Do Vaccines Cause Autism?
There’s nothing more scary for parents than the thought that they might hurt their children. The controversy about vaccines and autism is frightening, but seems to have little scientific backing.
It started in 1998. The Lancet reported on 12 children with gastrointestional problems that they believed were caused – at least partly – by vaccinations. They claimed those problems contributed to autism and other conditions in the children.
Initial research seemed to support their argument: Unusual levels of measles virus RNA (a type of DNA) was found in certain parts of the kid’s bodies. But on two levels their analysis was refuted: by massive analysis of hundreds of thousands of children and autism, and by carefully examining their scientific method.
Massive amounts of evidence shows that the large increase in autism over the past few decades is not associated with vaccination.
One study in Denmark compared 500,000 children vaccinated against 100,000 who weren’t. They had pretty much the same chance of autism.
The measels, mumps and rubella (MMR) vaccine was started in 1988 in London and no correlation was found between that and an increase of autism. Additionally, the vaccination efforts initially were distributed in clusters: not everyone got it at once. No such cluster effect was found in autism rates.
Similar data show that introduction of MMR in Japan in 1993 was not correlated with increase in autism rates. One thing is consistent: analysis of tens of thousands of kids shows again and again no risk for autism associated with vaccine use.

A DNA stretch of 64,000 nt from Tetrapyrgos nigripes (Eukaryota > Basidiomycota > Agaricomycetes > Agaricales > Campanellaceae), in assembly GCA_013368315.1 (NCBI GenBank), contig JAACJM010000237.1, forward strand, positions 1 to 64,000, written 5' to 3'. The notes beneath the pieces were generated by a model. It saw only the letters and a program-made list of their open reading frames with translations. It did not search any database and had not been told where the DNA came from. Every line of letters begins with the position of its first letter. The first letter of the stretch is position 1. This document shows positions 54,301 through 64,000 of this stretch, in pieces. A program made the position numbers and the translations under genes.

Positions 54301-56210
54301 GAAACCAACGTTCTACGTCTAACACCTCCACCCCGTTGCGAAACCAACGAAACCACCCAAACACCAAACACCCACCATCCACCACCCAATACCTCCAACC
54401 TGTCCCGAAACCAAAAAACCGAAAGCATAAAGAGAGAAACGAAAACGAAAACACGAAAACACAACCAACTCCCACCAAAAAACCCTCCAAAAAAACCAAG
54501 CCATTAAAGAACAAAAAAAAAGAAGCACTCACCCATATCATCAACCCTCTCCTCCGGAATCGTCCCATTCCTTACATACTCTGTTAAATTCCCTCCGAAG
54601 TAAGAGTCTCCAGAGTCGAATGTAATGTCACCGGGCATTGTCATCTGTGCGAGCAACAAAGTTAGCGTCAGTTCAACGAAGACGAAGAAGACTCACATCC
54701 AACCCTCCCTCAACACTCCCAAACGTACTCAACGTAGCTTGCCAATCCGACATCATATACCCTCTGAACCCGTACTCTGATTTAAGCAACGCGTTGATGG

Refuting the science
How might vaccines cause autism? The most prominent theory was that they somehow trigged an “aberrant immune reaction” that caused damage to the brain. The gastrointestional upset, for instance, might allow toxic proteins to reach the brain that otherwise wouldn’t.
The evidence for this theory was that a few kids with autism had been shown to have measles virus RNA in parts of the body where they shouldn’t be, like inside certain blood cells.
Suspicion of this theory was raised when multiple other studies were unable to replicate the findings.
D’souza et al carefully analyzed the reports and showed that their results were most likely because of mistakes. Either because of false positives or because of mistakes in the lab with how the materials were dealt with.
Another theorized problem was the presence of thimerosal in vaccines. Superficially, it seems insane to include it; it is, after all, mercury, and we all know how dangerous that is.
Thimerosal, however, is a specific type of mercury called ethyl mercury, which is biodegradable and does not cause toxic build up in the body. Similarly large epidemiological studies have shown that it is not associated with autism.
Finally, all vaccines are now available without thimerosal.
There is no denying that diagnoses of autism have really, really increased over the last few decades. But it’s hard to say why. Increased recognition must play a large part, as well as diagnosing milder cases that would have previously been ignored.
It is also possible that other environmental issues play a role.
Vaccines are extremely important to protect children from diseases.
Next Article: Treatments of Autism
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Vaccines and Autism: Evidence Does Not Support a Causal Association
No Evidence of Persisting Measles Virus in Peripheral Blood Mononuclear Cells From Children With Autism Spectrum Disorder
Has the Measles-Mumps-Rubella Vaccine Been Fully Exonerated?